JLPT N5 preparation!

Recently the JLPT applications for the December exams opened, this reminded me that it’s been a while since I’ve actually written anything about my progress in learning Japanese, so here we go!

Just over a month ago I finally finished the Genki 1 textbook and Genki 1 workbook!  Now I’ll talk a little more about how I used the books in another post (Now here), but first I’ll address the big question I was left wondering to myself after completing them.  That question was……

“How much did I actually learn?”

This question continued to eat away at me for the next couple of weeks, so one morning I decided to head into the Japan Centre* and pickup the JLPT N5 official practice test book.

*(They have just relocated to a nice big shiny new flagship store on Panton Street, the old location will remain as a ceramics and sushi store).


The JLPT N5 official practice book

Taking a JLPT N5 was always the goal at some point, but I hadn’t really done any research into it other than the amount of kanji and vocab required for it.  So without any preparation or revision I decided to dive in and see what happened.  As the actual exam has a time limit, I set timers on my phone for each section to see how I’d get on under the same conditions as the actual exam.

Section 1 – Language Knowledge (vocabulary)

In the first section the questions consist of choosing the correct kanji for sentences, identifying the readings, selecting the correct words to fill in sentences, and choosing some correct sentences.  The kanji part is something I had feared, but to my surprise I seemed to remember a lot more than I had expected!  The kanji you need to identify is used in example sentences, I think this made it a lot easier for me to recognise the correct reading of them.  In this section you have 25 minutes to answer 33 questions, time wise I finished quite comfortably.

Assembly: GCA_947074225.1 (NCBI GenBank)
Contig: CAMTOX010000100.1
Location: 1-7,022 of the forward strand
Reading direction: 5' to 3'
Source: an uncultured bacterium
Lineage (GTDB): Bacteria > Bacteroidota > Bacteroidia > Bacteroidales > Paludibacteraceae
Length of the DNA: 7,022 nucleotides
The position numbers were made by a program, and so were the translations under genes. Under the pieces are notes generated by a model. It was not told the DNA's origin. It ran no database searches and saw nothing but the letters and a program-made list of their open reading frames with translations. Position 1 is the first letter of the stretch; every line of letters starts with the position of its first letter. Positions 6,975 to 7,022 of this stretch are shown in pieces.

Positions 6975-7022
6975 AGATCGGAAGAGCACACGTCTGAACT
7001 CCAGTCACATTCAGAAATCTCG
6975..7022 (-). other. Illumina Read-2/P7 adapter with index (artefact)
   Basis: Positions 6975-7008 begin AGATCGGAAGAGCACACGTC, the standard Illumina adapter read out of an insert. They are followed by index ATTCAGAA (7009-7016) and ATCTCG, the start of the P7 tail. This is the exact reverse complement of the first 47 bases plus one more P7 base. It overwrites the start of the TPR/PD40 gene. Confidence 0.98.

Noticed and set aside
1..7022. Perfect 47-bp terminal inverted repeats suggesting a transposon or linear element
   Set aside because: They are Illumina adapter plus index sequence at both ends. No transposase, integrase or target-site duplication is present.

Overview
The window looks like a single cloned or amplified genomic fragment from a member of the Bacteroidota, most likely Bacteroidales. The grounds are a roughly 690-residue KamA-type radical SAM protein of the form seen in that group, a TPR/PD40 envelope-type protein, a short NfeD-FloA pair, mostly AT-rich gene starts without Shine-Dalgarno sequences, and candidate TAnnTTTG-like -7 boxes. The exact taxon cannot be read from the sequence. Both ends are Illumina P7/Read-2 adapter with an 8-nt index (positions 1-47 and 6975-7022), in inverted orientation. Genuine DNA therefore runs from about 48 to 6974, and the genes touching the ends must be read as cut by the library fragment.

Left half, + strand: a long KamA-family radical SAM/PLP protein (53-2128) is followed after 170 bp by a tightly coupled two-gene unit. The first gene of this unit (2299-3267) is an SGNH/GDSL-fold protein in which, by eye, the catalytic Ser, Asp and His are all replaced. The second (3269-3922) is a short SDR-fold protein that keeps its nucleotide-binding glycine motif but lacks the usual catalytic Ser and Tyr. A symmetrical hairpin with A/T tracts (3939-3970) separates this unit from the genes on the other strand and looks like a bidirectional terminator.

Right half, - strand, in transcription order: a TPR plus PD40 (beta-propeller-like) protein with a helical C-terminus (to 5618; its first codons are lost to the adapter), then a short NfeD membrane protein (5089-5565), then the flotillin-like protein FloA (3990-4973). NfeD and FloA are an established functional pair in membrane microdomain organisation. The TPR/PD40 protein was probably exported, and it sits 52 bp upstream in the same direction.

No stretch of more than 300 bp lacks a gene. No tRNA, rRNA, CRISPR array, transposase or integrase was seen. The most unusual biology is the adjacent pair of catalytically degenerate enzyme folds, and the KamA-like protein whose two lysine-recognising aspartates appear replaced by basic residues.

Section 2 – Language Knowledge (grammar and reading)

The second section consists of reading through sentences and short passages of text to identify key bits of information to answer the questions.  I’m lead to believe that when it comes to marking, the questions relating to the longer passages of text in this section are worth more pass marks than some of the other questions in it, but haven’t confirmed that.  In terms of the passages of text, I found I was comfortable reading and understanding them; however I did take my time on some, just to make sure I didn’t make any silly mistakes.

I actually overran the time limit by about two minutes for this section, however this was because halfway through I went off to make a tea and forgot to pause the timer while I did!  So if you subtract the time I spent making a tea, then I’d have been under the time limit.  (I imagine in the actual exam they probably don’t let you pop out to make a tea during the middle of it anyway!)

This section gives you 50 minutes to answer 32 questions.


Section 3 – Listening comprehension

The final section of the test is the listening comprehension.  Now the practice book does come with a CD for this part, but if like me you no longer have any devices capable of playing the shiny round things, then don’t worry as some kind soul has upload the questions onto YouTube.